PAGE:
11 Tips for Weaning Your Child from Breastfeeding
Some babies are easy to wean. Some are not. The process can be fast or slow, but fear not. Somewhere between the cradle and college every baby, every single one, stops breastfeeding for good. To get you started, we’ve put together our best weaning tips for making a smooth transition no matter what.
1. Timing is Everything
When’s the right time to wean? Only you know for sure. The American Academy of Pediatrics advises a diet of breast milk alone for the baby’s first 6 months, followed by a combination of breast milk and solid food until it’s time to celebrate his first birthday. But these are only guidelines. In real families, it varies widely. Some continue breastfeeding through toddlerhood, however surveys show that most moms start weaning between 4 and 7 months. Like we said, you’ll know.
2. Start Slowly
The number one rule of weaning is simple: take your time. It usually takes weeks to complete the weaning process. You’re dealing with tender breasts plus tender feelings—the second one goes for both of you. Start by dropping one feeding at a time. For babies under 1 year, substitute one bottle of formula a day and pick the feeding that’s been least convenient for you. (Why not make things easier?) For toddlers, start with a snack and sippy cup at this time (more on this later because you guessed it … weaning a toddler can be harder).
3. Natural Nipples
If you’re weaning to a bottle, try a nipple that’s as close to the real thing as possible. Most beloved among the post-breastfeeding set are Dr. Brown’s BPA Free Polypropylene Natural Flow Bottles. But don’t forget, all babies are different. Some take to new bottle immediately while others resist. If your first bottles don’t work out, and they might not, try another brand.
4. Revamp Your Routine
Start by letting Dad help with feedings. Your baby won’t associate him with breastfeeding, which simplifies things a bit. And try to avoid your familiar nursing positions when you’re snuggling together. In fact, steer clear of your regular nursing chair for now. Once your child gets more clarity on her new feeding style you can sit anywhere you like.
5. Creating Comfort
Nursing isn’t only about nutrition. It’s also a bonding experience designed by Mother Nature to make sure you’re in this for the long haul. That’s why your baby will need extra snuggles as he gives up the breast. Hold him more often, give him hugs, kisses, and tickles. Try a pacifier. Introduce a stuffed animal or a lovey. Angel Dear Blankies are a hit at our house. Get it embroidered with your child’s name to make the transition even more special for a toddler.
6. One Cool Cup
If you’re weaning around the 9-month mark, introduce a sippy cup instead of a bottle. That way you won’t be re-weaning again in a few month’s time. For toddlers, try a special new cup. Pick one with an interesting feature—a straw, a clip, a beloved character jumping across the side—and definitely get it in a favorite color. Some parents swear by Nuk Active Cups which come in girl’s and boy’s designs, but whatever model makes it into your home, let your child pick which feeding to substitute with a glass of milk or warm water each day until you’ve dropped at least one of your regular feeds.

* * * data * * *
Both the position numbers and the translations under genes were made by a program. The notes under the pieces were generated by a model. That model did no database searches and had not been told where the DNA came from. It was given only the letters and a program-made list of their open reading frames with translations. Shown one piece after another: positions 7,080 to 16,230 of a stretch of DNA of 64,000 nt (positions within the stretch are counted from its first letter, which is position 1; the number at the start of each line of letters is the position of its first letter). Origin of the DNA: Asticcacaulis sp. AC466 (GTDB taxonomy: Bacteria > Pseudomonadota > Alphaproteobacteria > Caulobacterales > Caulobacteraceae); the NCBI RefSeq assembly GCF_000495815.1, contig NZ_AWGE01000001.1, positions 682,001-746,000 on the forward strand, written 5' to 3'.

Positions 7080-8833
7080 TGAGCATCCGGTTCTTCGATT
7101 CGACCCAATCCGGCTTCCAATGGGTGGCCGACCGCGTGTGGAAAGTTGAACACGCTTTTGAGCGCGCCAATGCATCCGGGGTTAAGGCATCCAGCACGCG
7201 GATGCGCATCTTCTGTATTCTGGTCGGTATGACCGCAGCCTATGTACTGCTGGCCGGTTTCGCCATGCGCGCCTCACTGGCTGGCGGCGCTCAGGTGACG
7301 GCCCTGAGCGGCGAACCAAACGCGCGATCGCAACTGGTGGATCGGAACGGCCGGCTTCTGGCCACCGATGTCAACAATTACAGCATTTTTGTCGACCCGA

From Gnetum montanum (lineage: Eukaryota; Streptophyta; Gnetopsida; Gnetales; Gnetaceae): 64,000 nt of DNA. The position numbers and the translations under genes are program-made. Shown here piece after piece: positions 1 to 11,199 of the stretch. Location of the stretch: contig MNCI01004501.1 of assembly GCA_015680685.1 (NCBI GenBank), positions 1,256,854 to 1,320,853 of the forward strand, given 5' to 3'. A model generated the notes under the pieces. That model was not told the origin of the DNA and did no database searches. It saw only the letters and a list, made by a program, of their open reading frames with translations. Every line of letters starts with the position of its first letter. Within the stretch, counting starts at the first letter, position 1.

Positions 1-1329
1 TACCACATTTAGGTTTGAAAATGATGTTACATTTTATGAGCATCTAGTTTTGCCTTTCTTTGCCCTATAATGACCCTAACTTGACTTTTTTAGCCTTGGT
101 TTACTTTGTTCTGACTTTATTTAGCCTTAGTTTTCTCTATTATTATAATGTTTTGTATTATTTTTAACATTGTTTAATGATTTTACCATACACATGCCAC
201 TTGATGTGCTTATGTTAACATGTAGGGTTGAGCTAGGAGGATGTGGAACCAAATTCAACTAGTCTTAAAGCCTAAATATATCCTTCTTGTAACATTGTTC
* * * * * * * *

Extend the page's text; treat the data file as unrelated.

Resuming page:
7. In the Mood for Food
While you’re gradually reducing the amount of breast milk in your child’s diet, keep introducing new solid foods. Offer new fruit, vegetables, meat, and grains, one at a time. This is the time to get your child excited about food, not to mention the pleasure of sharing a meal together. On that note, try to feed your baby the same foods you’re eating. (Just reserve a bit of tonight’s veggies before adding any seasonings, grind up, and serve.)
8. Too Much Milk?
If you’re suffering from engorged breasts, help is on the way. Try ice packs, Ibuprofen or a combination of the two. As a last ditch effort, break out your breast pump and use the expressed milk in your baby’s next bowl of cereal.
9. Talking Turkey
Going cold turkey? It’s definitely straightforward but there can be drawbacks to this method. Your baby may not be ready to switch to a bottle (or stop drinking milk all together) and your breasts will almost certainly suffer from engorgement if you go from heavy nursing to nothing all at once. It’s more common for mothers of children well past the one-year (or two-year) mark to resort to this method. If this sounds familiar, try Nuk Warm or Cool Relief Packs to soothe tenderness.
10. Tender Is the Night
The last thing you want is to replace snuggles with screaming. If your toddler’s habit is feeding before bed, try introducing a new stuffed animal, night light, or a special bedtime book. Even new sheets or a comforting new pillow could shake up your evening routine enough to drop a feed at that time.
11. Toddler Trouble
For this age group, weaning is basically a matter of habit rather than one of nutrition. If your child is over 1 year old, eating and drinking a variety of foods but reluctant to give up the breast, try switching your habits one at a time but do it slowly. And don’t expect it to be effortless. The only thing toddlers like less than being told what to do is being told no. Don’t feel guilty. Hold your ground. And think of it this way: you’ll enjoy nice lingerie again. Soon.
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